Friday, November 6, 2009

Tomorrow in Mississippi

Tomorrow would be a typical Saturday in Mississippi: mild weather, lots of college football and then some partying afterwards. However, November 7, 2009 will be atypical in a couple of ways.
First at a football game, more attention will be paid to the pre-game ceremony than the actual game itself. In Oxford, Ole Miss, known outside of the state as The University of Mississippi, will be hosting some directional school at Vaught-Hemingway Stadium Saturday afternoon.

There will be all sorts of national attention on this game based on a chant the student body says prior to the game. As the Ole Miss band finishes its rendition of "My Ol' Dixie Home", the fans yell "The South Will Rise Again!" The chancellor, Dr. Dan Jones, football coach Houston Nutt and several distinguished alumni have asked for the practice stop. Jones even went so far as to say that if the chant is uttered this Saturday, then the band will not be allowed to perform the song that prompts the chant ever again.

The chant is only as old as the era of segregation and civil rights. A then-defiant student body, protesting federal intervention in desegregating institutions of higher learning, started saying the chant as a battle cry during football games to send a clear and chilling message to all who would hear it.

Over the years, it has become as harmless as the Sooner Schooner or the Seminole Chief spearing the field. It is just a much a traditional cheer as the Hoddy Toddy song, which supposedly is also banned, but is said with much gusto to this day. It has become an issue now because recruits for athletics have said they will not play for a team that have fans making that kind of reference, innocently or not. Bad athletics mean less money for the school, and now you get the picture.

The issue is not political sensitivity, it is economic viability. Me, personally, I get both sides of the argument, but I honestly could care less. If folks that attend Ole Miss want to believe in the quasi-romantic notion that The South will rise again, so be it. However, if they want to compete in the SEC for generations to come, then maybe the chant should fade away like the old soldiers of the Confederacy.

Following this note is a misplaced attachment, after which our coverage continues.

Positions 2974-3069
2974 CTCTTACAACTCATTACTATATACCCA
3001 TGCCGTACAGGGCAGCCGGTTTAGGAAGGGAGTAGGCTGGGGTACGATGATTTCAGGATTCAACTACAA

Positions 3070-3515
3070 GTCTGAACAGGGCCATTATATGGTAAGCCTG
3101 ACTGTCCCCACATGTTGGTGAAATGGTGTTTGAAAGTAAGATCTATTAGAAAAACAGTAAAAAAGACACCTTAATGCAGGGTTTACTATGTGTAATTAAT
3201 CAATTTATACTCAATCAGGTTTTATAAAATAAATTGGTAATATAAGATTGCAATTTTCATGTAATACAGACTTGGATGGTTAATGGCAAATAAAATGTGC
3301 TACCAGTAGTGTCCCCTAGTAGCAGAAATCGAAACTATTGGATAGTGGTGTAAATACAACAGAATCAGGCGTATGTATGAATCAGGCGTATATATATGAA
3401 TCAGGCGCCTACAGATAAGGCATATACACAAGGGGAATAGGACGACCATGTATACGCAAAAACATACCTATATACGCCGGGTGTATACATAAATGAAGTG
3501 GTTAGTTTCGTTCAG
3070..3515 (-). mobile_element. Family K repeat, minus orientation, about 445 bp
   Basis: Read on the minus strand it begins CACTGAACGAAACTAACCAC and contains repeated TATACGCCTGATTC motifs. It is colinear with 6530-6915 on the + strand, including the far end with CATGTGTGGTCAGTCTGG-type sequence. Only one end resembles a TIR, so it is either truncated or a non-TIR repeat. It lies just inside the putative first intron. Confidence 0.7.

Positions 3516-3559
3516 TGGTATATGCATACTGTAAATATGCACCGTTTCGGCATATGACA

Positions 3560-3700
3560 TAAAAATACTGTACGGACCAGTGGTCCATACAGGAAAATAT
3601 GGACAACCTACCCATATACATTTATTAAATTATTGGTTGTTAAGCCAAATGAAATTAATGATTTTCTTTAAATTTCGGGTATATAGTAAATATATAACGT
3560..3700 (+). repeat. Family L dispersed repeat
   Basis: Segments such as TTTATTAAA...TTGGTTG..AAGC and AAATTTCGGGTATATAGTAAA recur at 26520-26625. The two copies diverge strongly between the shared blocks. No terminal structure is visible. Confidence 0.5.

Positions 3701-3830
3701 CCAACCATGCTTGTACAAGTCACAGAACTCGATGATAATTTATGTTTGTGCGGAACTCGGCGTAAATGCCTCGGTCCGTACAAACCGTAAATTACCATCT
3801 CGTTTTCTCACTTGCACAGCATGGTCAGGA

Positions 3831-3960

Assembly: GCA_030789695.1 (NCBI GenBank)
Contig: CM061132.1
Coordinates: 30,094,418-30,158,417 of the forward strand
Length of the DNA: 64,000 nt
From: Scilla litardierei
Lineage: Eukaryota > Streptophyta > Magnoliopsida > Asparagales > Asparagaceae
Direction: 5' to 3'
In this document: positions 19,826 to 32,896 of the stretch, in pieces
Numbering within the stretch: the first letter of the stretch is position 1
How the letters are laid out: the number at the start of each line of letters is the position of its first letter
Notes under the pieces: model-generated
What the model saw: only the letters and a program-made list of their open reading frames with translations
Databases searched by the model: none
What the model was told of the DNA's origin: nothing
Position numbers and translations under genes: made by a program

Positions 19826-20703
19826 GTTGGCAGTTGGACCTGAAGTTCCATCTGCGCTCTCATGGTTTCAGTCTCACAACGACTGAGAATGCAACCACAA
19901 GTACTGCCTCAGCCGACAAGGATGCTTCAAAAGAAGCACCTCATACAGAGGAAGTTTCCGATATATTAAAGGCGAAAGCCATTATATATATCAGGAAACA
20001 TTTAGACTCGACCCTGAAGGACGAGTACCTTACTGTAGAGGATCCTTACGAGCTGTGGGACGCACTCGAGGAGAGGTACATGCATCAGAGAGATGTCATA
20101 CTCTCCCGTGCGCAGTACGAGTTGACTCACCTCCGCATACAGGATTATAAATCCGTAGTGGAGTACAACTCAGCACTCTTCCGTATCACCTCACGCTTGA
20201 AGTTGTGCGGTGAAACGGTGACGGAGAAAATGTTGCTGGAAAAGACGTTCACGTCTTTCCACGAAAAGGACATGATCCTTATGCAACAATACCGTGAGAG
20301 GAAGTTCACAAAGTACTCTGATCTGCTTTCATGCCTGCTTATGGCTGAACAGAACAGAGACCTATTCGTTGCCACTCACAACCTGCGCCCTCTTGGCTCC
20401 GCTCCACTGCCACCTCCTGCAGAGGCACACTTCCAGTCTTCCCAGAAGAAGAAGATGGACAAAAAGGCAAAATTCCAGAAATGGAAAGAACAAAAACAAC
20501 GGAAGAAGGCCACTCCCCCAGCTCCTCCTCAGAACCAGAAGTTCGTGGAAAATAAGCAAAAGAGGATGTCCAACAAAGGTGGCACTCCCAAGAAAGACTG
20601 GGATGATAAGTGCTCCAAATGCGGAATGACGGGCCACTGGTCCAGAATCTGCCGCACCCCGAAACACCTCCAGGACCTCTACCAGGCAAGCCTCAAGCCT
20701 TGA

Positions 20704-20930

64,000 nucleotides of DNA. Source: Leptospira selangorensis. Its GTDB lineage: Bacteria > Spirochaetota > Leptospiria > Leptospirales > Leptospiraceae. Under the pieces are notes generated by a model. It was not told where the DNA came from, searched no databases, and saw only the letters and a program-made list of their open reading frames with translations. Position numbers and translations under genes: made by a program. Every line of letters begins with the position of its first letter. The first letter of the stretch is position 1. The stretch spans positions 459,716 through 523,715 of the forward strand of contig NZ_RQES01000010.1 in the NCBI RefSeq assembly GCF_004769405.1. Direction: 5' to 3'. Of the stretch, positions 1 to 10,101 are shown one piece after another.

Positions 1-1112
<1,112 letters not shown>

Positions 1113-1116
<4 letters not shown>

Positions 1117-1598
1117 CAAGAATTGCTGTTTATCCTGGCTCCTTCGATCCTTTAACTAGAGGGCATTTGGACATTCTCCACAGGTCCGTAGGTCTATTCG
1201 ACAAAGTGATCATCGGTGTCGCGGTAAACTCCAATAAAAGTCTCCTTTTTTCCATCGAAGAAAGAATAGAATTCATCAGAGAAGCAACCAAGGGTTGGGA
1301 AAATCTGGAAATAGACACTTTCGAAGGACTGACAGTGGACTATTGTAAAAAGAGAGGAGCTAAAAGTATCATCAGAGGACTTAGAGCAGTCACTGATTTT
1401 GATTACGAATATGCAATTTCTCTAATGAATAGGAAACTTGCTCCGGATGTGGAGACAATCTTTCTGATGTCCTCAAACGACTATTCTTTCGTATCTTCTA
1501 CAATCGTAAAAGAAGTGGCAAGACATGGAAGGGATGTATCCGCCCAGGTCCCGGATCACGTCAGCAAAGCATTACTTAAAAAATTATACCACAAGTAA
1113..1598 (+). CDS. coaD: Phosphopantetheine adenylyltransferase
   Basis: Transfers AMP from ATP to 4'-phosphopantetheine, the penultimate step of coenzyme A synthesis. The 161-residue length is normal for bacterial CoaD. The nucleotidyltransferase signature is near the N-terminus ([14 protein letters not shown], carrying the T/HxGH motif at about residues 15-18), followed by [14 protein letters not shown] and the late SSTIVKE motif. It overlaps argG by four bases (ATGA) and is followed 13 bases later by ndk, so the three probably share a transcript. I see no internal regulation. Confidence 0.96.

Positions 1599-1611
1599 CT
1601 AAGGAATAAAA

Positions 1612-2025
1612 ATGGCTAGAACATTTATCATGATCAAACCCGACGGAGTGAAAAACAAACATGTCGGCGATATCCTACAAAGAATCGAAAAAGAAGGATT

Speaking about fading away, one place that will not is the infamous nightclub the Upper Level. Located in my old legislative district, the Upper Level has been a blight in the City of Jackson for years, so much so, that the Jackson Police Department relocated to a vacant office a block away to set up a precinct headquarters. Yet, despite the extreme efforts of the previous mayor, the late Frank Melton, who successfully did shut down the club as a public nuisance, the club will open its doors again on November 7, 2009.

Bottom line, if you want drugs, go to the Upper Level, If you want prostitutes, go to the Upper Level. If want the thrill of being shot at, go to the Upper Level. If you want to have a good time with friends on a Saturday evening, go somewhere else.

However, the Upper Level has friends in high places. I would dare to say the club was a catalyst for the previous hotly contested mayoral race this past spring. Melton's actions to close the club, legal and legally questionable, became a focal point of his administration and the election. The ACLU held voter registration drives there. Politicians had receptions there. Prominent attorneys have represented the ownership in court. As a matter of fact, if you really make an effort to connect the dots, you will know for sure that the young lady that has been identified as the "owner" of the Upper Level is really a front woman for the real owner, who I can modestly say is one of the most influential persons in Mississippi history.

Many people were saying on the street that once Melton was out of office, the Upper Level would be back in business. Seems like that was an accurate assessment. I look forward to seeing many of its patrons visiting my new place of employment on a regular basis.

It is amazing to me that these issues are even before us. Both seem to be decisions that should be made practically. But if this were a practical world, the world would be much better off. I do expect the students at Ole Miss to do what they think is right. As for the Upper Level, all I can do pray no one gets hurt or worse this time around.